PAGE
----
Hazardous airborne carbonyls emissions in industrial workplaces in China.

A pilot hazardous airborne carbonyls study was carried out in Hong Kong and the Mainland of China. Workplace air samples in 14 factories of various types of manufacturing and industrial operations were collected and analyzed for a panel of 21 carbonyl compounds. The factories can be classified into five general categories, including food processing, electroplating, textile dyeing, chemical manufacturer, and petroleum refinery. Formaldehyde was invariably the most abundant carbonyl compound among all the workplace air samples, accounting for 22.0-44.0% of the total measured amount of carbonyls on a molar basis. Acetone was also found to be an abundant carbonyl in workplace settings; among the selected industrial sectors, chemical manufacturers' workplaces had the highest percentage (an average of 42.6%) of acetone in the total amount of carbonyls measured in air. Benzaldehyde accounted for an average of 20.5% of the total amount of detected carbonyls in electroplating factories, but its contribution was minor in other industrial workplaces. Long-chain aliphatic carbonyls (C6-C10) accounted for a large portion (37.2%) of the total carbonyls in food-processing factories. Glyoxal and methylglyoxal existed at variable levels in the selected workplaces, ranging from 0.2% to 5.5%. The mixing ratio of formaldehyde ranged from 8.6 to 101.2 ppbv in the sampled workplaces. The observed amount of formaldehyde in two paint and wax manufacturers and food-processing factories exceeded the World Health Organization (WHO) air quality guideline of 81.8 ppbv. Carcinogenic risks of chronic exposure to formaldehyde and acetaldehyde by the workers were evaluated. The lifetime cancer hazard risks associated with formaldehyde exposure to male and female workers ranged from 2.01 x 10(-5) to 2.37 x 10(-4) and 2.68 x 10(-5) to 3.16 x 10(-4), respectively. Such elevated risk values suggest that the negative health impact of formaldehyde exposure represents a valid concern, and proper actions should be taken to protect workers from such risks.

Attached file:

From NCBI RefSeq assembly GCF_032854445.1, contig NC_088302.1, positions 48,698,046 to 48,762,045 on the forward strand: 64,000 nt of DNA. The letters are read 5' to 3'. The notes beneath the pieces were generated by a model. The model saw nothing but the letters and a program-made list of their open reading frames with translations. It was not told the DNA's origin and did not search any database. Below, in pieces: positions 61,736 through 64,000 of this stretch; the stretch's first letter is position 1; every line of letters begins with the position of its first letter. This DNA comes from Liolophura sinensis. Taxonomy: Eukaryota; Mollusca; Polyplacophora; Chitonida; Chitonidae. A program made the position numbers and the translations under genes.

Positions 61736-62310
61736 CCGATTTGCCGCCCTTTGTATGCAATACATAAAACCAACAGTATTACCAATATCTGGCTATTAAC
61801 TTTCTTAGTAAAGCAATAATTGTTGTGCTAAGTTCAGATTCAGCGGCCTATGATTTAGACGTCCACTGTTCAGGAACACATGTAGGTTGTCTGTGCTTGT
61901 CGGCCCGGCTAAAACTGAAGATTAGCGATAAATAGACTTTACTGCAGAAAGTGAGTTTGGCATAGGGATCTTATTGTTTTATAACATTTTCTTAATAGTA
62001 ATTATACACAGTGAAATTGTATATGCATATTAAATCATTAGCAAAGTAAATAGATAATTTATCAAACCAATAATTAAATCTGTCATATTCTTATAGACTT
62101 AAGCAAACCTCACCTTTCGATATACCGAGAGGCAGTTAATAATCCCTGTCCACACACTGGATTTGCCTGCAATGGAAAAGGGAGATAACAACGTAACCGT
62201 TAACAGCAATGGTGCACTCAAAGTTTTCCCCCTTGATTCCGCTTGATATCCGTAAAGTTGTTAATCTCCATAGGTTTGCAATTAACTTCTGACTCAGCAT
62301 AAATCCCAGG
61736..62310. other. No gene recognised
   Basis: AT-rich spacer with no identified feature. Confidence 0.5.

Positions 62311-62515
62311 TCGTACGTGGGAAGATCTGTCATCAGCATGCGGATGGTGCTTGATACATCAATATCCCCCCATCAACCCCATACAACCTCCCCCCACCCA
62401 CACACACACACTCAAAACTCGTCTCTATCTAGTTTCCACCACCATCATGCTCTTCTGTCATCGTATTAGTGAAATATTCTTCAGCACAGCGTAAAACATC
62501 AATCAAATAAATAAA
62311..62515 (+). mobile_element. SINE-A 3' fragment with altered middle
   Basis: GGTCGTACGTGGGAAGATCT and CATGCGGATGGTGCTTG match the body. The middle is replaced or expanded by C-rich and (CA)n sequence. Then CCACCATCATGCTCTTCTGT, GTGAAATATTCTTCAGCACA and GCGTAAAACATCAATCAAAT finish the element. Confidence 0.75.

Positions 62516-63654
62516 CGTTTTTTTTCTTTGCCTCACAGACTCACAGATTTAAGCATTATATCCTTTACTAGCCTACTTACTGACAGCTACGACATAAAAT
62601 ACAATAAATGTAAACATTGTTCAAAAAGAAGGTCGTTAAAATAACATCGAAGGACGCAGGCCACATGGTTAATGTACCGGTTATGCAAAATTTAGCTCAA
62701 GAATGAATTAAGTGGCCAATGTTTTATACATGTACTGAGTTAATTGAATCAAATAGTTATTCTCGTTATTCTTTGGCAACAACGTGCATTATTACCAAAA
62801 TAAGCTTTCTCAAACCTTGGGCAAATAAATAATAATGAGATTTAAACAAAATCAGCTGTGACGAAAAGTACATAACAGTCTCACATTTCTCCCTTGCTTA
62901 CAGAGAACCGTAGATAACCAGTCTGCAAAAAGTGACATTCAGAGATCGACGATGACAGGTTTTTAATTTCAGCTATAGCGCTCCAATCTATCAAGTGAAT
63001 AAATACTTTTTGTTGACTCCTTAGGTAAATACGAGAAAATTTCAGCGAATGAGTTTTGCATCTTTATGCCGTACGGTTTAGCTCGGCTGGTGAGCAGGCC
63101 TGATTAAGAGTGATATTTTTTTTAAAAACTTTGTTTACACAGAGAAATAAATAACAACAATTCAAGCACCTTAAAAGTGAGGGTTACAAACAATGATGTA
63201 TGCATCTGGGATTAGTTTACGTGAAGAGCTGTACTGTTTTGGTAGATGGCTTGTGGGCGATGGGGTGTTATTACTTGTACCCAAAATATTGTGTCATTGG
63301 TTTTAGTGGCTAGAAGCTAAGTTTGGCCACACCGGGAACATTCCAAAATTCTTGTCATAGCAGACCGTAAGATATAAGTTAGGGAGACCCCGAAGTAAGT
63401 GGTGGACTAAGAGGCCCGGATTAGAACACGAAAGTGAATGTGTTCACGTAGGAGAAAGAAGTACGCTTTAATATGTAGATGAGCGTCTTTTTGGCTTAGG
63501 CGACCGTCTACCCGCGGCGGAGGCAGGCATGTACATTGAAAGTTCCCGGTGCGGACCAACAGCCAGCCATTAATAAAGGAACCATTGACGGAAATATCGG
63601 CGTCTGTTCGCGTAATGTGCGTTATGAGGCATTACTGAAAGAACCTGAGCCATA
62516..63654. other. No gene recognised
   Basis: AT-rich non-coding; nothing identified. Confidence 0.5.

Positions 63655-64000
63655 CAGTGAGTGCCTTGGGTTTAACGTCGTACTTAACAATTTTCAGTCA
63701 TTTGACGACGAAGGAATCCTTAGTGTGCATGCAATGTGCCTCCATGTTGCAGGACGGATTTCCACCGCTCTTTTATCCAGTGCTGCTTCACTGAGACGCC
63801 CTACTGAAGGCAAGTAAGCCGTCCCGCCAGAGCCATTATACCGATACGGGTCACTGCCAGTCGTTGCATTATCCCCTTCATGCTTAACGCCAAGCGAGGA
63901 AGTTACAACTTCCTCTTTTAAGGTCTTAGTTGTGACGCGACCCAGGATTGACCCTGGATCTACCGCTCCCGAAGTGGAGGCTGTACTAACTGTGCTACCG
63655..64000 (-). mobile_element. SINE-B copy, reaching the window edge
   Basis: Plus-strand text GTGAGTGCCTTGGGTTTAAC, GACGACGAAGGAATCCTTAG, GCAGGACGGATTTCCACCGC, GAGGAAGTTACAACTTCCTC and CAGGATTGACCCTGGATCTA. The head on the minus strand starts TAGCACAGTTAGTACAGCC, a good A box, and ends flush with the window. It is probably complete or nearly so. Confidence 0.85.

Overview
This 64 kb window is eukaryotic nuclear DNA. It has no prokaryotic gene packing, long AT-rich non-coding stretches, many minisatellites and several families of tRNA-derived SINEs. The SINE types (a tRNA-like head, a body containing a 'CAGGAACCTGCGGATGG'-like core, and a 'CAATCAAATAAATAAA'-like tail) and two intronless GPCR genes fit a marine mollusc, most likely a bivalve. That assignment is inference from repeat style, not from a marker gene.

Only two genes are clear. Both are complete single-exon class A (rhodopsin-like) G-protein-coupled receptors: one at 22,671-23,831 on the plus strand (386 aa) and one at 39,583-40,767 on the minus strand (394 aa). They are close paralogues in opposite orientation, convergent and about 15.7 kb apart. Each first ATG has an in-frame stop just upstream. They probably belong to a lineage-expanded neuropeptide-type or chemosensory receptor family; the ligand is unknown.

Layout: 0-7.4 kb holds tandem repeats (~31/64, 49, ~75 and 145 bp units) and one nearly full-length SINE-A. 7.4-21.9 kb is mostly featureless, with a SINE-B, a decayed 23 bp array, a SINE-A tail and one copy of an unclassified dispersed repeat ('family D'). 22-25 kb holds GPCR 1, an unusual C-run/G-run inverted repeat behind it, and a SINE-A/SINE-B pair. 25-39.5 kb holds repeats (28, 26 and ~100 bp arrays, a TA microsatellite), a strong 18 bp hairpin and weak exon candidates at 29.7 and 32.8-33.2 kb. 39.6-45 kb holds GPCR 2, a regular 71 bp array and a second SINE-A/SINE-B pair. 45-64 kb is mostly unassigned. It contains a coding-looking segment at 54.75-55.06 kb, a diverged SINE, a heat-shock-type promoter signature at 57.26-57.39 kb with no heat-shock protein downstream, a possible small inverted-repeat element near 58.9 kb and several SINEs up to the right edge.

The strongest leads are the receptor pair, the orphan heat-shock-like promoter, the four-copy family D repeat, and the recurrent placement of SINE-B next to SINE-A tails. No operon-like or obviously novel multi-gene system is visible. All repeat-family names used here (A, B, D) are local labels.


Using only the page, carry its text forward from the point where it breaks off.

Many carbonyl species (e.g., formaldehyde, acetaldehyde, and acrolein) are air toxins and they pose public healt risks. The scope of this investigation covers 21 types of carbonyls based on samples collected from 14 different workplaces. Findings of the study will not only provide a comprehensive assessment of indoor air quality with regard to workers' healthy and safety, but also establish a theoretical foundation for future formulation of intervention strategies to reduce occupational carbonyl exposures. No similar study has been carried out either in Hong Kong or the Mainland of China.
AuthorsSteven Sai Hang Ho, Ho Sai Simon Ip, Kin Fai Ho, Louisa Pan Ting Ng, Chi Sing Chan, Wen Ting Dai, Jun Ji Cao
JournalJournal of the Air & Waste Management Association (1995) (J Air Waste Manag Assoc) Vol. 63 Issue 7 Pg. 864-77 (Jul 2013) ISSN: 1096-2247 [Print] United States
PMID23926855 (Publication Type: Journal Article, Research Support, Non-U.S. Gov't)
Chemical References
  • Air Pollutants, Occupational
  • Aldehydes
  • Ketones
  • Air Pollutants, Occupational (analysis)
  • Air Pollution, Indoor (analysis)
  • Aldehydes (analysis)
  • China
  • Chromatography, High Pressure Liquid
  • Environmental Monitoring
  • Female
  • Hong Kong
  • Humans
  • Industry
  • Ketones (analysis)
  • Male
  • Occupational Exposure

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